Headache is a widespread problem not to be taken lightly whether in adults or in children. Reports have estimated 68 percent of patients seen by neurologists complain of headache. As previously mentioned, according to the latest conservative estimates, at least forty-five million Americans experience some form of headache on a recurrent basis. Just as severe and/or frequent headaches in adults can often be disabling -- interfering with family, social, and work activities and relationships -- headaches in children can similarly affect a child's family and social interactions, and his or her capacity for attendance and performance in school.
The following table illustrates the results of a 1997 to 1999 survey of three hundred children with headache being treated at the Cleveland Clinic by Dr. David Rothner. The large proportion of children experiencing migraine headaches is typical of what is seen in private practice.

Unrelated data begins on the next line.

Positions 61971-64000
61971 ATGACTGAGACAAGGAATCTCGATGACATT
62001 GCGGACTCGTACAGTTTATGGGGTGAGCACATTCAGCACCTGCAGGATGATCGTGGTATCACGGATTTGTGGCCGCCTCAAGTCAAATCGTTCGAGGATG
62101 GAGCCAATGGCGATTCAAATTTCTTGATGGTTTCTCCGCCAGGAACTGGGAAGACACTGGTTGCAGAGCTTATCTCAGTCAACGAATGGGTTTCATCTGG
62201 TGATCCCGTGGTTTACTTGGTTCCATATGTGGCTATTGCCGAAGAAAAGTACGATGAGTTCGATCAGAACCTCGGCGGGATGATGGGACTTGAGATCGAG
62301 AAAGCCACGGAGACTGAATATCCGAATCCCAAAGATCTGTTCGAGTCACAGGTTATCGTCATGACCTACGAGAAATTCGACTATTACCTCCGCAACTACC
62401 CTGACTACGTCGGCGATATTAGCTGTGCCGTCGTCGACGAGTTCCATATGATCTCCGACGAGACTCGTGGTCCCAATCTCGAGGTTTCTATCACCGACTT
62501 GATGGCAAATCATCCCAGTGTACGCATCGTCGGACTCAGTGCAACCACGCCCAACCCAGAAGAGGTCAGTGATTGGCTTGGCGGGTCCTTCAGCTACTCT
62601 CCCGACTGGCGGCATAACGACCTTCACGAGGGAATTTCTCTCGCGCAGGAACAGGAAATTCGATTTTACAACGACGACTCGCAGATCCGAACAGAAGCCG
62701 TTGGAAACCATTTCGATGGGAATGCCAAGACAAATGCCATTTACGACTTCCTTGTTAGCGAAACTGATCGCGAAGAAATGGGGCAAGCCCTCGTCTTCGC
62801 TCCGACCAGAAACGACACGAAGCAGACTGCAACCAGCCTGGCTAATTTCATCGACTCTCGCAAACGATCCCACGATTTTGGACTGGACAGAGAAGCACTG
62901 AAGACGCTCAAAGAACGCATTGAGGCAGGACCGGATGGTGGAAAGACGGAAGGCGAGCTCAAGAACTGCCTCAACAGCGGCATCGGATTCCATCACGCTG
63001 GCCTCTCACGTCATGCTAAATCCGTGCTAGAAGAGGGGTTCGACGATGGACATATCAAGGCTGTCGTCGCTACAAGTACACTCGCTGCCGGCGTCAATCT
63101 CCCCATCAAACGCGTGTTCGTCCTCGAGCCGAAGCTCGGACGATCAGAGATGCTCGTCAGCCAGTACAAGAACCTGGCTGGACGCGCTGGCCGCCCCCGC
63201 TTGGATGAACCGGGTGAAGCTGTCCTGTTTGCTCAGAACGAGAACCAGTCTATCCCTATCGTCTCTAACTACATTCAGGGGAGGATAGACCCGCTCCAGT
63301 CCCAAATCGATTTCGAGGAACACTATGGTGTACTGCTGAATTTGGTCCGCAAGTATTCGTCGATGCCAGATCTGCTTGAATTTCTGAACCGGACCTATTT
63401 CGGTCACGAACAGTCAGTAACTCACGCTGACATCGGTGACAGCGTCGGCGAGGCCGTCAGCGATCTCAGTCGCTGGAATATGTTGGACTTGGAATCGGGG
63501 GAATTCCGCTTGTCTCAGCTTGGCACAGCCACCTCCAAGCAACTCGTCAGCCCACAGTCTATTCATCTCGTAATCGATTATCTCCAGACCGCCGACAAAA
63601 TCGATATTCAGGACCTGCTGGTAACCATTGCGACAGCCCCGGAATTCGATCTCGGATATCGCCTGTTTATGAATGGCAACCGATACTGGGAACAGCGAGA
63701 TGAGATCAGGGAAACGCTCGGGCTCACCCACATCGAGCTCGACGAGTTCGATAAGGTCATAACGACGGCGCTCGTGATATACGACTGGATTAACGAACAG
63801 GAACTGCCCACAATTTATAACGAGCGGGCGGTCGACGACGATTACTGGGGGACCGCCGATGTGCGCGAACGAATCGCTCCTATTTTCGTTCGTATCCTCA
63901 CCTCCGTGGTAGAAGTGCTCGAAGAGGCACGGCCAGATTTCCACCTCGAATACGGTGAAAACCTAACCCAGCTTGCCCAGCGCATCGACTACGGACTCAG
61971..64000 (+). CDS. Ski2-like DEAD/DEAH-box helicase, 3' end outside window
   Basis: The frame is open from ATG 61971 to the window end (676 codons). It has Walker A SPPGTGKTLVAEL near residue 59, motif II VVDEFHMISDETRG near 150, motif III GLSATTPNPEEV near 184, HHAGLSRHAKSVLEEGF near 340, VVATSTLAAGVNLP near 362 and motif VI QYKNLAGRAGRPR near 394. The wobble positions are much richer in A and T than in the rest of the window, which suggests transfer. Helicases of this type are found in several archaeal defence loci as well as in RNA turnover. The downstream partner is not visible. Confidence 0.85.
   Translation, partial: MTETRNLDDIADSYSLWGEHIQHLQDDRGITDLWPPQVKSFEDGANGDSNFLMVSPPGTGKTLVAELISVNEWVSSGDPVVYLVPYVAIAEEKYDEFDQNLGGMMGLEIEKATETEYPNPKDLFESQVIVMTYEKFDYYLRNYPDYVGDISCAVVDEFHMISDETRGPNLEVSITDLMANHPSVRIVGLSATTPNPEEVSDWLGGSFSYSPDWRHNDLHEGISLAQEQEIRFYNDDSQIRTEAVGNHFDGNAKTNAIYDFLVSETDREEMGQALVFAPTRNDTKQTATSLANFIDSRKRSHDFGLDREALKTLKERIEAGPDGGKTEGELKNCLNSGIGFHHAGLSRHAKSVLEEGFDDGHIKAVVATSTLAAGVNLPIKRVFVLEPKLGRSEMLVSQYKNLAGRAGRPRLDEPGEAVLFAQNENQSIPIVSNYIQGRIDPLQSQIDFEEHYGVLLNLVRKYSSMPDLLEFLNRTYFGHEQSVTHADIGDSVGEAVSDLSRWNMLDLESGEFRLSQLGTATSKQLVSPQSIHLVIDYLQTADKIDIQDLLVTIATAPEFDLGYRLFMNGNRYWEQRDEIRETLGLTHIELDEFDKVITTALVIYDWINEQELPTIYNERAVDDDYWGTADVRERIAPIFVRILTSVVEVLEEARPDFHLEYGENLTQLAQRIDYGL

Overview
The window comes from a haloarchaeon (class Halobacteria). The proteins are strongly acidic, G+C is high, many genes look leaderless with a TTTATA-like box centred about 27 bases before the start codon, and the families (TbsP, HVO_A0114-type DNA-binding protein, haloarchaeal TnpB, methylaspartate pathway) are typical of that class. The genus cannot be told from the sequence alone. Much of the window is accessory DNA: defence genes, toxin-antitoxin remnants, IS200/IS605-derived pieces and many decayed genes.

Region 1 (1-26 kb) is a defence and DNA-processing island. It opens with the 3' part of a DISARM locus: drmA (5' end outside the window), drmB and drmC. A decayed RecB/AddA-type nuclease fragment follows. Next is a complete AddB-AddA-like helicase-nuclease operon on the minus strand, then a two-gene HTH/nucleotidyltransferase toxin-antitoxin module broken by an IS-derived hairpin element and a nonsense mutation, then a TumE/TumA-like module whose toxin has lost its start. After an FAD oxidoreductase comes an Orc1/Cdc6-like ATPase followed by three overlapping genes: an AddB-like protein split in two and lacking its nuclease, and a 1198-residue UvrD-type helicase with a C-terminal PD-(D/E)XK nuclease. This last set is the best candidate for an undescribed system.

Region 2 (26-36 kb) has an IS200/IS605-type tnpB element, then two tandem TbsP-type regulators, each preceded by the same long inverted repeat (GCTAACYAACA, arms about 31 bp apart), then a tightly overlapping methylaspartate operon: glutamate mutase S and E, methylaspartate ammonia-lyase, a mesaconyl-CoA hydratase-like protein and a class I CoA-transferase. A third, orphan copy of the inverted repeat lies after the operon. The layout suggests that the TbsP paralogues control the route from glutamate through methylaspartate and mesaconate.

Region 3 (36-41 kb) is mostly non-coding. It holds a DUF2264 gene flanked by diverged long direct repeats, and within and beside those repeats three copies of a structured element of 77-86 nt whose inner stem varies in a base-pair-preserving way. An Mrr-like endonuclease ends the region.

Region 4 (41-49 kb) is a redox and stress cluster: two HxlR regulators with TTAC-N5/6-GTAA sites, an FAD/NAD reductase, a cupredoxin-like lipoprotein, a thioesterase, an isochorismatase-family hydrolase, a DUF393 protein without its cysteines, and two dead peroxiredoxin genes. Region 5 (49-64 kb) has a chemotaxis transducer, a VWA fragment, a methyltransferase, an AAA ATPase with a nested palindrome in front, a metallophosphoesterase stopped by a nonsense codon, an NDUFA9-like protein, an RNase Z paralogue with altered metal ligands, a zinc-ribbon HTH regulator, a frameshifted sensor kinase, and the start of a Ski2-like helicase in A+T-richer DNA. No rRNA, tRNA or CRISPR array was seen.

The good news is that most headache patients -- adults and children -- can be helped if we do the following three things:
Adopting Healthy Attitudes About Pain
Before we can expect to find ways to manage pain, we need to acknowledge that it exists. We must recognize that pain is part of the human experience and, like any other human experience, is accompanied by an array of emotions. Both the sufferer and the observer will have feelings about the pain and how it has affected their daily lives. These feelings -- such as fear, anger, sadness, frustration, guilt, and resentment -- need to be expressed in order for healing to occur.
While we encourage discussions among patients, family members, friends, teachers, and so on, it is important for everyone to remember that descriptions and feelings about pain are difficult even for adults to express.
Since most adults seek approval from those around them, negative comments from others may prevent them fro